Recently I learned the hard way about setTimeouts side effects.

101 setTimeout issue

Let’s say we have a following piece of code:

var someVar = 0;

var changeVar = function () {
    someVar = 10;
};

And unit test:

QUnit.asyncTest('should change variable to 10', function () {
    // Arrange
    someVar = 0;

    // Act
    changeVar();

    // Assert
    equals(someVar, 10);
});

Of course test passes, and we are happy.

Then, after some time, because of a reason (e.g., we want to fix some bug), we are adding setTimeout to changeVar function:

var changeVar = function () {
    setTimeout(function () {
        someVar = 10;
    }, 10);
};

Unit test does not pass anymore. So we are adding setTimeout to our unit test as well (ideally: appropriately longer than one in changeVar function to avoid confusion!):

QUnit.asyncTest('should change variable to 10', function () {
    // Arrange
    someVar = 0;

    // Act
    changeVar();

    // Assert
    setTimeout(function () {
        equals(someVar, 10);
    }, 20);
});

Then, we are introducing change to our code. Update only when someVar is not zero. We update function, and test accordingly:

var changeVar = function () {
    setTimeout(function () {
        if (someVar !== 0) {
            someVar = 10;
        }
    }, 10);
};

QUnit.asyncTest('should change variable to 10 if someVar != 0', function () {
    // Arrange
    someVar = 0;

    // Act
    changeVar();

    // Assert
    setTimeout(function () {
        equal(someVar, 0);
    }, 20);
});

Everything works. Great! Then, somebody else is fixing another bug – of course by increasing timeout:

var changeVar = function () {
    setTimeout(function () {
        if (someVar !== 0) {
            someVar = 10;
        }
    }, 50);
};

Still works, but when after some time we decide to change our logic:

var changeVar = function () {
    setTimeout(function () {
        if (someVar === 0) {
            someVar = 10;
        }
    }, 50);
};

Our test is still passing…when it shouldn’t!

Of course all of this is happening in large codebase with more complex logic.

But this is not that bad. Let’s take a look at more interesting scenario.

More complex case

We are in worst situation when we have waterfall of setTimeouts.

var fun1 = function () {
    setTimeout(function () {
        someVar++;
    }, 10);
};

var fun2 = function () {
    setTimeout(function () {
        fun1();
        someVar = 10;
    }, 10);
};

Guess if this unit test will pass:

QUnit.asyncTest('should change variable to 11', function() {
    // Arrange
    someVar = 0;

    // Act
    fun2();

    // Assert
    setTimeout(function () {
    	equal(someVar, 11);
    	start();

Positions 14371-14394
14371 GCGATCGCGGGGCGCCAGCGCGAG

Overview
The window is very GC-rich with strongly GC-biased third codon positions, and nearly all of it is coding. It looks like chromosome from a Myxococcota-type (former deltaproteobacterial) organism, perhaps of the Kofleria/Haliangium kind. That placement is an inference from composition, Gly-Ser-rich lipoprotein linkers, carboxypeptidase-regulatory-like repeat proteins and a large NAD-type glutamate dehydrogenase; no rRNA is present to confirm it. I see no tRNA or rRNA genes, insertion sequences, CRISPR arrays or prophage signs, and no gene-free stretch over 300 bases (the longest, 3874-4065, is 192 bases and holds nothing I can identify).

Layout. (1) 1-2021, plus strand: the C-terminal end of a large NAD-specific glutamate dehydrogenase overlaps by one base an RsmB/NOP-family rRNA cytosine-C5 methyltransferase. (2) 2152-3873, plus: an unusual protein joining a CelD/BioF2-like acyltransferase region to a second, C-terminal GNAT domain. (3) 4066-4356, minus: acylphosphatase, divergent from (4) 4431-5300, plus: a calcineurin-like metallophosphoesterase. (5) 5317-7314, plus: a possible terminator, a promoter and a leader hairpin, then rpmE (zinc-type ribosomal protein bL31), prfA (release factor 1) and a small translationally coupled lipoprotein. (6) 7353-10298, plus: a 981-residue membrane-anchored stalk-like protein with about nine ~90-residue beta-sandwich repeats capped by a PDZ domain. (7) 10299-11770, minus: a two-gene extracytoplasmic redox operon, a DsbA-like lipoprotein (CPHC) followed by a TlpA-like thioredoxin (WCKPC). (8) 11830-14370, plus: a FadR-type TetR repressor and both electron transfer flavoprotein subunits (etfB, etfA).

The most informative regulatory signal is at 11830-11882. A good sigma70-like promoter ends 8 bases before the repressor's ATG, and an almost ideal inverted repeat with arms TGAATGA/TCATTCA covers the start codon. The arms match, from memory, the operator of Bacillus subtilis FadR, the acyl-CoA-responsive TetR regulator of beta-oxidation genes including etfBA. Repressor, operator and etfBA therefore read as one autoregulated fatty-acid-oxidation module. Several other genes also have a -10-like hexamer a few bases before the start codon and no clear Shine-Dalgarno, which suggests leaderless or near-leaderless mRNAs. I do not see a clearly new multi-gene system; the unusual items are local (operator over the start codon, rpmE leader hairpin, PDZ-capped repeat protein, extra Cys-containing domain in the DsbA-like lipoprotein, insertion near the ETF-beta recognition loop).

}, 20);
});

You think it should? You are wrong!

But this test will pass:

QUnit.asyncTest('should change variable to 11', function() {
    // Arrange
    someVar = 0;

    // Act
    fun2();

    // Assert
    setTimeout(function () {
    	equal(someVar, 11);
    	start();
    }, 21);
});

Do you see the difference? Yes, timeout is 21 instead of 20. And of course everything will fall apart if somebody increase timeout in fun1 or fun2.

Solution

The best solution is not to use setTimeout at all. Unfortunately we need async operations sometimes. In this case – you should use promises if possible. Unfortunately World is not perfect, especially Web Development World, and sometimes you have to use setTimeout (e.g., for UI effects etc.). You may think that if you set long enough timeout in your unit tests, everything should be good, right? Well…remember that it will make your unit tests slower. Instead – you should use polling approach.

To apply it to the last example – using “Without Deferreds” approach – copy poll function to your codebase:

function poll(fn, callback, errback, timeout, interval) {
    var endTime = Number(new Date()) + (timeout || 2000);
    interval = interval || 100;

    (function p() {
            // If the condition is met, we're done! 
            if(fn()) {
                callback();
            }
            // If the condition isn't met but the timeout hasn't elapsed, go again
            else if (Number(new Date()) < endTime) {
                setTimeout(p, interval);
            }
            // Didn't match and too much time, reject!
            else {
                errback(new Error('timed out for ' + fn + ': ' + arguments));
            }
    })();
}

And call it in your unit test:

QUnit.asyncTest('should change variable to 11', function() {
    // Arrange
    someVar = 0;

    // Act
    fun2();

    // Assert
    poll(
	    function() {
	        return someVar === 11;
	    },
	    function() {
	        ok(true);
	        start();
	    },
	    function() {
	        ok(false);
	        start();
	    }
	);
});

Now, you do not have to guess what value will be appropriate for setTimeout delay, and you will speed up your tests as well.

When I see some strange behavior in code, the first thing I am looking at are setTimeout calls.